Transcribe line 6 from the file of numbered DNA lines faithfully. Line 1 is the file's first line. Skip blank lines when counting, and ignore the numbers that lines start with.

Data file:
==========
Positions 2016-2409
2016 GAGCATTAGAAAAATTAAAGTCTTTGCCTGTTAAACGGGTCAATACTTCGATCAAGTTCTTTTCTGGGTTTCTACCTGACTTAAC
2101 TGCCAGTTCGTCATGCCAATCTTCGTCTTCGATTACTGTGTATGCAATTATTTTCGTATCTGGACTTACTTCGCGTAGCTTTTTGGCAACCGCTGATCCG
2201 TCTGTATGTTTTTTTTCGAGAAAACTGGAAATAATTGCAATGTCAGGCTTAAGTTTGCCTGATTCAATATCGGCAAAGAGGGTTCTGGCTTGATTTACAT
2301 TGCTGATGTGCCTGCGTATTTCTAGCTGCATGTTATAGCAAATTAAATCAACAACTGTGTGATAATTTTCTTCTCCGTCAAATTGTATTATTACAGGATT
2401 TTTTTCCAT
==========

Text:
2401 TTTTTCCAT